Monday, May 31, 2010
Remembering Dr. Tiller
One year ago today, it was a calm, bright, Sunday morning. I had nothing planned for that day. It was a lazy, relaxing, uneventful day for me. I was expecting it to stay that way.
Then, I heard the news that shattered my heart into a million pieces. A doctor dead by the hands of not just one assassin, but one deadly movement. They call themselves "pro-life", and if you don't do what they tell you to do, they will kill you. Today, they will weep their crocodile tears and hide behind their label, "pro-life". Then they will go on to promote killing by promoting the outrageous idea that doctors are "mass murderers" and "baby killers", when in fact the people who are responsible for murder are these "pro-lifers" themselves.
One year ago today, we lost a true American hero. We lost a man who saved dreams and lives, a man who eased and prevented suffering, a man who, for many women, was the shining star in the worst week of their lives, a man whose legacy will live on in my heart for the rest of my life.
One year ago today, America lost a friend. He was a friend to other doctors, to his patients, to his colleagues, and to women everywhere. We lost him because he was a friend. We lost him because he helped people. We lost him because the anti-choice movement hates to see a pregnant woman get help. They hate to see her get that help, so they destroy her only source for help.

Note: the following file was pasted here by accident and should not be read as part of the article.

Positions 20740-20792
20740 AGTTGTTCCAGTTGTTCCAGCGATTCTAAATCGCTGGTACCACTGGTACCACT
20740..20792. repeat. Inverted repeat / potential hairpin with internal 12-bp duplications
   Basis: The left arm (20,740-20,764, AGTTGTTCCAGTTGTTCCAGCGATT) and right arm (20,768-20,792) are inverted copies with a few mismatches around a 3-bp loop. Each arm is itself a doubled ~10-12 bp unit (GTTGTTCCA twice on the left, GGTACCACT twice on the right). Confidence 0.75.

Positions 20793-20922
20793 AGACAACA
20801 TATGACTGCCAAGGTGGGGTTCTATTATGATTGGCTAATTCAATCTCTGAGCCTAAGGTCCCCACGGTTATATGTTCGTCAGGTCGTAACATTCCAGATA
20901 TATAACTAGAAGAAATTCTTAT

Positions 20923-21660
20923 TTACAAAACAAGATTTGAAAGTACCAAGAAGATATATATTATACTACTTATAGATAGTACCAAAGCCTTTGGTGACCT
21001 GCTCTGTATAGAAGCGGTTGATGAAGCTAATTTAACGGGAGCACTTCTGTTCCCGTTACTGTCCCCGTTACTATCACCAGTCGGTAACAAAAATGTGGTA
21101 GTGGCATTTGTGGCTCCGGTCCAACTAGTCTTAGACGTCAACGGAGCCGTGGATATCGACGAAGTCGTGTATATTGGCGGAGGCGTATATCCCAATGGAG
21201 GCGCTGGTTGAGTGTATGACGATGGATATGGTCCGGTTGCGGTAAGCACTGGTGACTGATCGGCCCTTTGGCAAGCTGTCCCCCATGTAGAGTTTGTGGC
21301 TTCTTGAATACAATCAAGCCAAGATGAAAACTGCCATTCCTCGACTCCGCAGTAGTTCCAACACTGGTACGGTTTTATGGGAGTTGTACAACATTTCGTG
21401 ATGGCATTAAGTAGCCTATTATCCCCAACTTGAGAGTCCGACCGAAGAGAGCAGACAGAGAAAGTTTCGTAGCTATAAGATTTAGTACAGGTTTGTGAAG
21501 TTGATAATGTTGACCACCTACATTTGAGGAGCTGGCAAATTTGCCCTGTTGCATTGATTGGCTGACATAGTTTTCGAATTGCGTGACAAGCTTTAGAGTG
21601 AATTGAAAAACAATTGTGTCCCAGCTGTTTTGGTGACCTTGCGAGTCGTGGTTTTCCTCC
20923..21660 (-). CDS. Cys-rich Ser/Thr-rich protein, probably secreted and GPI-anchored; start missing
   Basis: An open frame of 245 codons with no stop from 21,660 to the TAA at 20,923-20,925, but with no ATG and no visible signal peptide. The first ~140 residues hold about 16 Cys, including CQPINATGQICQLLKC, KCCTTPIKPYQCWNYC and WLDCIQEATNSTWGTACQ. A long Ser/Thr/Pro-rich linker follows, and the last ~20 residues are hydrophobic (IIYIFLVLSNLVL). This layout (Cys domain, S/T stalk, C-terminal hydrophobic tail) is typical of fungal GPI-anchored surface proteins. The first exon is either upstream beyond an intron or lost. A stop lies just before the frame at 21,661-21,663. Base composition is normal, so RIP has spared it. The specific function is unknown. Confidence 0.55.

I always hear talk of the hope that other doctors will "replace" Dr. Tiller. This will never happen. Maybe someone can take his place as a physician, but when we lost Dr. Tiller, someone lost a husband, a father, a grandfather, a best friend. No one can take Dr. Tiller's unique place in this world. No one.
Today, I'm asking myself this: How many more doctors will have to die? How many more doctors will be assassinated before America (and the rest of the world) recognizes the anti-choice movement for what it is- a large terrorist group? How many more people will have to lose their spouses, their fathers or mothers, their uncles and aunts, before we can bring this terrorism to a halt? How many more clinics will be bombed? How many more doctors will have to live their lives in fear of terrorism, just because they choose to help women?
Dr. Tiller was a man who, in the words of Dr. Warren Hern, represented a thought. He represented dignity, he represented the opportunity for women to become full citizens and participants in our society, he represented social change. Dr. Tiller represented the value of human life. He represented freedom, and that is why he's dead today.
Dr. Tiller is physically dead, but please don't let his memory die along with his physical being. I am going to let Dr. Tiller live on in my heart and in my actions, and I'm asking you to do the same.
God bless you Dr. Tiller.